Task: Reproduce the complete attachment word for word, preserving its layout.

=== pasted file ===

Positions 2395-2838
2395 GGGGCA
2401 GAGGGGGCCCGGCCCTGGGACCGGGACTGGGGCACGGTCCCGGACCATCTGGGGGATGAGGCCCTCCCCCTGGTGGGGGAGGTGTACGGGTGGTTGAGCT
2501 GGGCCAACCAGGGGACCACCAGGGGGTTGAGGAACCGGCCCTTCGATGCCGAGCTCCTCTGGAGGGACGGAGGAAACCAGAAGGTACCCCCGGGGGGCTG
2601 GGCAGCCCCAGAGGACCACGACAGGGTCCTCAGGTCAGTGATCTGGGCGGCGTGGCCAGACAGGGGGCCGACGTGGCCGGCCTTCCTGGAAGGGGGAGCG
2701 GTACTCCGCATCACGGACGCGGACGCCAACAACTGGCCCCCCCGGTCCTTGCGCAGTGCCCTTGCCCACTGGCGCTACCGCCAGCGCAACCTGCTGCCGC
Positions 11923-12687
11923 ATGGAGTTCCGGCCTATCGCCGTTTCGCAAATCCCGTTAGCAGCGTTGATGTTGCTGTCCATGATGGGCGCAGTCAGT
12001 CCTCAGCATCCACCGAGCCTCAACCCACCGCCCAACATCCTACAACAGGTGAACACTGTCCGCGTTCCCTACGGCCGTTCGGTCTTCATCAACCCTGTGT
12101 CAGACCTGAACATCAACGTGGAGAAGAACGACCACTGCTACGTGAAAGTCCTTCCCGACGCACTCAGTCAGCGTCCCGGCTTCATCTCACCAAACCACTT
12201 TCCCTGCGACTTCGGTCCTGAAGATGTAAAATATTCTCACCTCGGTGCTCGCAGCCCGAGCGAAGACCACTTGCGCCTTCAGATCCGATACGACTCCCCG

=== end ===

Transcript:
Positions 2395-2838
2395 GGGGCA
2401 GAGGGGGCCCGGCCCTGGGACCGGGACTGGGGCACGGTCCCGGACCATCTGGGGGATGAGGCCCTCCCCCTGGTGGGGGAGGTGTACGGGTGGTTGAGCT
2501 GGGCCAACCAGGGGACCACCAGGGGGTTGAGGAACCGGCCCTTCGATGCCGAGCTCCTCTGGAGGGACGGAGGAAACCAGAAGGTACCCCCGGGGGGCTG
2601 GGCAGCCCCAGAGGACCACGACAGGGTCCTCAGGTCAGTGATCTGGGCGGCGTGGCCAGACAGGGGGCCGACGTGGCCGGCCTTCCTGGAAGGGGGAGCG
2701 GTACTCCGCATCACGGACGCGGACGCCAACAACTGGCCCCCCCGGTCCTTGCGCAGTGCCCTTGCCCACTGGCGCTACCGCCAGCGCAACCTGCTGCCGC
Positions 11923-12687
11923 ATGGAGTTCCGGCCTATCGCCGTTTCGCAAATCCCGTTAGCAGCGTTGATGTTGCTGTCCATGATGGGCGCAGTCAGT
12001 CCTCAGCATCCACCGAGCCTCAACCCACCGCCCAACATCCTACAACAGGTGAACACTGTCCGCGTTCCCTACGGCCGTTCGGTCTTCATCAACCCTGTGT
12101 CAGACCTGAACATCAACGTGGAGAAGAACGACCACTGCTACGTGAAAGTCCTTCCCGACGCACTCAGTCAGCGTCCCGGCTTCATCTCACCAAACCACTT
12201 TCCCTGCGACTTCGGTCCTGAAGATGTAAAATATTCTCACCTCGGTGCTCGCAGCCCGAGCGAAGACCACTTGCGCCTTCAGATCCGATACGACTCCCCG